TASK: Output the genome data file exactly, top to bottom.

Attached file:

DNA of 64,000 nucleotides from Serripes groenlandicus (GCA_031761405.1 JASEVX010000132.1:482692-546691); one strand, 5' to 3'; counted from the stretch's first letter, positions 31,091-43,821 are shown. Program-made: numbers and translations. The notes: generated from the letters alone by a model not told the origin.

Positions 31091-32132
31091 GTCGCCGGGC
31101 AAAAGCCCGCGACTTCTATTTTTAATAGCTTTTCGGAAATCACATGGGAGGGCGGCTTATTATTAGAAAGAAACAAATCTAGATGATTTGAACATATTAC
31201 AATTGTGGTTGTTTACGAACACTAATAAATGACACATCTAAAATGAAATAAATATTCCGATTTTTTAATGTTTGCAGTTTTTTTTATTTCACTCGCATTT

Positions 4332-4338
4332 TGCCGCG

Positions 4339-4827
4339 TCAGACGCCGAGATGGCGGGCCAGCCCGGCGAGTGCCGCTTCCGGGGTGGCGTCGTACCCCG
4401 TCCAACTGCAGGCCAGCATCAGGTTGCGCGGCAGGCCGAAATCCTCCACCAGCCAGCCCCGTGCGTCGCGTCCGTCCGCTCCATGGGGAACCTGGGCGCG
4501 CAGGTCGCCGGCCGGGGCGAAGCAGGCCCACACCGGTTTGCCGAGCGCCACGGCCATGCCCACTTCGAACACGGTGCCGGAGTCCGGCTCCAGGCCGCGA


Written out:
DNA of 64,000 nucleotides from Serripes groenlandicus (GCA_031761405.1 JASEVX010000132.1:482692-546691); one strand, 5' to 3'; counted from the stretch's first letter, positions 31,091-43,821 are shown. Program-made: numbers and translations. The notes: generated from the letters alone by a model not told the origin.

Positions 31091-32132
31091 GTCGCCGGGC
31101 AAAAGCCCGCGACTTCTATTTTTAATAGCTTTTCGGAAATCACATGGGAGGGCGGCTTATTATTAGAAAGAAACAAATCTAGATGATTTGAACATATTAC
31201 AATTGTGGTTGTTTACGAACACTAATAAATGACACATCTAAAATGAAATAAATATTCCGATTTTTTAATGTTTGCAGTTTTTTTTATTTCACTCGCATTT

Positions 4332-4338
4332 TGCCGCG

Positions 4339-4827
4339 TCAGACGCCGAGATGGCGGGCCAGCCCGGCGAGTGCCGCTTCCGGGGTGGCGTCGTACCCCG
4401 TCCAACTGCAGGCCAGCATCAGGTTGCGCGGCAGGCCGAAATCCTCCACCAGCCAGCCCCGTGCGTCGCGTCCGTCCGCTCCATGGGGAACCTGGGCGCG
4501 CAGGTCGCCGGCCGGGGCGAAGCAGGCCCACACCGGTTTGCCGAGCGCCACGGCCATGCCCACTTCGAACACGGTGCCGGAGTCCGGCTCCAGGCCGCGA